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Thread: What opera are you currently listening to / watching? CD/DVD

  1. #11266
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    Excellent performances of Puccini's tryptich, though, of the three, only Suor Angelica would be my absolute top choice.

    A word first about the presentation of this budget release. These days I suppose we have to become used to not getting texts and translations, but documentation is really of the minimum, and tracking of the CDs is at ludicrous; just one for Il Tabarro, and two each for Suor Angelica and Gianni Schicchi.

    Nothing really wrong with Maazel's conducting, which is spacious and warm throughout, though he misses some of the high spirits of Gianni Schicchi.

    Despite the excellent performances of Scotto and Domingo in Il Tabarro, I still prefer the old mono recording conducted by Vincenzo Bellezza, which is dominated by Gobbi's darkly menacing, but troubled Michele. It is one of his greatest achievements on disc, and, good though Wixell is, he doesn't begin to match Gobbi in emotional range. Scotto and Domingo are far preferable to their counterparts on the older recording, but Gobbi is irreplaceable.

    In Gianni Schicci, Gobbi is up against himself in an earlier recording, conducted by Gabriele Santini with a degree more urgency than we get here. Gobbi is as sharply characterful as ever, but the other soloists on that earlier recording are a tad more individual than those on this one, and it just generates a bit more fun and high spirits. Domingo, expertly lightening his voice, manages Rinuccio surprisingly well, but it's still a bit like getting a sledgehammer to crack a nut, and Ileana Cotrubas is a charming Lauretta, if not quite eclipsing memories of Victoria De Los Angeles on the earlier recording.

    When it comes to Suor Angelica, I would have to admit that Scotto's top notes can be afflicted with hardness and unsteadiness, but that she presents the most intense, most psycholgically penetrating traversal of the role I've heard. Between them Scotto and Maazel turn what is often a piece of quasi religioso sentimentality into a mini psychodrama about the effects of repression, almost echoing some of the themes in Powell and Pressburger's darkly intense movie Black Narcissus. Much as I like recordings featuring De Los Angeles and Ricciarelli, this one is much more gripping as drama. It's defnitely the prize of the set.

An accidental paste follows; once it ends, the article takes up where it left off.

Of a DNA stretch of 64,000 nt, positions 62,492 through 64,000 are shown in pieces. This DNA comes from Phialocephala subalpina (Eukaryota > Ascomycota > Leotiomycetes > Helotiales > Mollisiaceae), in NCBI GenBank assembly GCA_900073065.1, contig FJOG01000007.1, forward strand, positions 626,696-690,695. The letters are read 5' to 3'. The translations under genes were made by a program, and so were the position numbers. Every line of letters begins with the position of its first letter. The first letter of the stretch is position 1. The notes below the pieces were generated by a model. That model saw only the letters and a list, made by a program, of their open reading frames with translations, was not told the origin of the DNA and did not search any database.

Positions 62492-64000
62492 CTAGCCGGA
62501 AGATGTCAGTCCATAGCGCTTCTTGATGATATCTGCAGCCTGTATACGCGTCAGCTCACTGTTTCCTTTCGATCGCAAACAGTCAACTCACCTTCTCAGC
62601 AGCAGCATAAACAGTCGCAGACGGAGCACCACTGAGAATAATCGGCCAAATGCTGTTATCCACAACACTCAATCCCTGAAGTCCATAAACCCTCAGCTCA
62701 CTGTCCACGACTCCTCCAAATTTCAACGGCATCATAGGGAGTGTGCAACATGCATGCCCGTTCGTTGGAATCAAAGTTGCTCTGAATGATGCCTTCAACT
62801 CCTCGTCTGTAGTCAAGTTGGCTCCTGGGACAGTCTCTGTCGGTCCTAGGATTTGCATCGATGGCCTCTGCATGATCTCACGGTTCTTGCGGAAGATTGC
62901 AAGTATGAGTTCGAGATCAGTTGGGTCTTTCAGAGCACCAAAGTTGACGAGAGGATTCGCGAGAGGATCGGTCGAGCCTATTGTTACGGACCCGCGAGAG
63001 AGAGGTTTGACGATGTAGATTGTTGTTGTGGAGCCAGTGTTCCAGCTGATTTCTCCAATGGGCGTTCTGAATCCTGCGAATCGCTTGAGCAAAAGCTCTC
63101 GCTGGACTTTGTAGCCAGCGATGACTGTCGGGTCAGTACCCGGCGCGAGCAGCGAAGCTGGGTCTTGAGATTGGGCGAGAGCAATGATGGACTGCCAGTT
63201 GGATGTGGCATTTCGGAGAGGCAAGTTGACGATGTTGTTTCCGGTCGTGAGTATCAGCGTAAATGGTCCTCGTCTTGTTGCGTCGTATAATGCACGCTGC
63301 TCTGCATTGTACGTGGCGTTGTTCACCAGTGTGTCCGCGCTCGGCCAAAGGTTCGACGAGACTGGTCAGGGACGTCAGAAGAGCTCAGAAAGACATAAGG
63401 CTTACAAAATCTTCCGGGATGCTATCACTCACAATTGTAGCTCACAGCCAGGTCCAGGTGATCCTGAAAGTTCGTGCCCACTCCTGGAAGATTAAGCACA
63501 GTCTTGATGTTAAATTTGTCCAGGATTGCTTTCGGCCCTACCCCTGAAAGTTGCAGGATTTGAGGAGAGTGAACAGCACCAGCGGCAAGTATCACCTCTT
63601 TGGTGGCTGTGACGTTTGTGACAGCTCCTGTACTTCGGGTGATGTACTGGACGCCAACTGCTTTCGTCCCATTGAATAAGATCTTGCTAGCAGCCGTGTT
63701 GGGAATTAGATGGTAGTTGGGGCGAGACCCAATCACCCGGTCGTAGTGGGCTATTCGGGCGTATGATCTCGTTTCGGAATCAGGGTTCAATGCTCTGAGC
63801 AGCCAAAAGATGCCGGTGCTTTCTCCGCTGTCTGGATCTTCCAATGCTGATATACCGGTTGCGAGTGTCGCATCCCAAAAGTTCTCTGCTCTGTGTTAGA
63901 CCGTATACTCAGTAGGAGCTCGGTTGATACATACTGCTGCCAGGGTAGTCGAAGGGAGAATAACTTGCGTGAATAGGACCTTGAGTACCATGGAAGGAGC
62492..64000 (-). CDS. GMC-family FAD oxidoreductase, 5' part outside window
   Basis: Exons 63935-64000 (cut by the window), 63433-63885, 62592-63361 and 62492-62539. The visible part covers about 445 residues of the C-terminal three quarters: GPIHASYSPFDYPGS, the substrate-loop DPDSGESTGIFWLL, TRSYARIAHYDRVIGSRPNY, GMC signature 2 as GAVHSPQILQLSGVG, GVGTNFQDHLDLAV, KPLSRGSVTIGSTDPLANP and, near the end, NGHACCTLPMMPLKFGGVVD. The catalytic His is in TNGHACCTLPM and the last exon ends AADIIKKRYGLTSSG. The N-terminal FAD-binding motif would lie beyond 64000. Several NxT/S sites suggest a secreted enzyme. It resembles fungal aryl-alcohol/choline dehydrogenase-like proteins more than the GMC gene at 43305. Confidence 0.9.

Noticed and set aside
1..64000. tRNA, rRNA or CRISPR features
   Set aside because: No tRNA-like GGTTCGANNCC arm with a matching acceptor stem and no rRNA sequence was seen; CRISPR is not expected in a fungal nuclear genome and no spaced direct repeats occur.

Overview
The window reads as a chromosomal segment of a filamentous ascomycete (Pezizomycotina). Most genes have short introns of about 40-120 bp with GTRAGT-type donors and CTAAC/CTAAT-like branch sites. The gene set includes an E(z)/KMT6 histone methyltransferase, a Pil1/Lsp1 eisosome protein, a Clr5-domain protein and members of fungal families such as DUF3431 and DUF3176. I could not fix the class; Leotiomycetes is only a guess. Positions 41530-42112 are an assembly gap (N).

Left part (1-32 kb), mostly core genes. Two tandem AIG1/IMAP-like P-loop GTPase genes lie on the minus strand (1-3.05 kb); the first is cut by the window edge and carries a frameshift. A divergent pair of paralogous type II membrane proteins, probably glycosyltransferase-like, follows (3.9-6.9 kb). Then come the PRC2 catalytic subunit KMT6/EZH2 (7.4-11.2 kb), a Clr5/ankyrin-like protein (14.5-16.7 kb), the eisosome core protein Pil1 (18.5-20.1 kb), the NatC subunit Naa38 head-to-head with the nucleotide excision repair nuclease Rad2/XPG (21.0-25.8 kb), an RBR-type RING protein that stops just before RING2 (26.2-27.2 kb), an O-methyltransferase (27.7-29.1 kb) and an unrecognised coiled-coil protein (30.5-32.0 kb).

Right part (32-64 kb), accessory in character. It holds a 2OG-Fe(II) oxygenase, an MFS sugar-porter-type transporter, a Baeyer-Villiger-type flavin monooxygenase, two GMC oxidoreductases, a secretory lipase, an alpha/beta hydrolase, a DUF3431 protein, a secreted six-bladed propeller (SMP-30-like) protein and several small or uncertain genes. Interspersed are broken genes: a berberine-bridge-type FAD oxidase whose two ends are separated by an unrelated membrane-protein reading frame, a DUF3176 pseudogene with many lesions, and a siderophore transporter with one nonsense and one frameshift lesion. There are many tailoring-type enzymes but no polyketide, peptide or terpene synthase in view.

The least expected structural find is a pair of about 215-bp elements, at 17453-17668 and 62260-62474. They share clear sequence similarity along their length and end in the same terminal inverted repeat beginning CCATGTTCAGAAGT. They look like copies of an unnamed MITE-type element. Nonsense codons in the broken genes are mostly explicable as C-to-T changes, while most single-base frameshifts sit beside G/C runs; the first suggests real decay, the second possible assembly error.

Last edited by GregMitchell; Yesterday at 19:32.
    "It's not enough to have a beautiful voice." Maria Callas

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  3. #11267
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    Jobs.jpg
    Mason Bates: The (R)evolution of Steve Jobs
    Michael Christie, conductor
    Sasha Cooke, Jessica E. Jones, Edwards Parks, Garrett Sorenson & Wei Wu
    The Santa Fe Opera Orchestra

    I listened because of the Grammy nominations (opera recording and composition) and because it's supposed to be performed at SFO during the summer 2020 session.

    I was surprised at how much I enjoyed it, musically. The music is pulsing and inventive; it's clearly Mason Bates. The vocal writing can be quite engaging, too. It opens big, too, with Steve Jobs introducing the iPhone in 2007. I'm not sure what I think of the plot; it jumps around in time, has a bunch of short scenes, and hits a number of iconic points in his life... all of which feel like strikes against it, but it also seems to have some sort of a dramatic arc. I am now more excited to see it staged.
    Last edited by mountmccabe; Yesterday at 20:29.

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  5. #11268
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    Quote Originally Posted by Dr. Shatterhand View Post
    I thought it was the definitive Figaro? It was the first one I heard 17 years ago, and the only audio recording of the opera I've got.
    This was my favorite recording until the Jacobs recording was released. It’s must miraculous in my opinion and shouldn’t be missed. It always bothered me that Giulini omitted the two ACT IV arias. I’m sure that was an EMI decision, but it was a really stupid one IMO.

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  7. #11269
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    Half a masterpiece.

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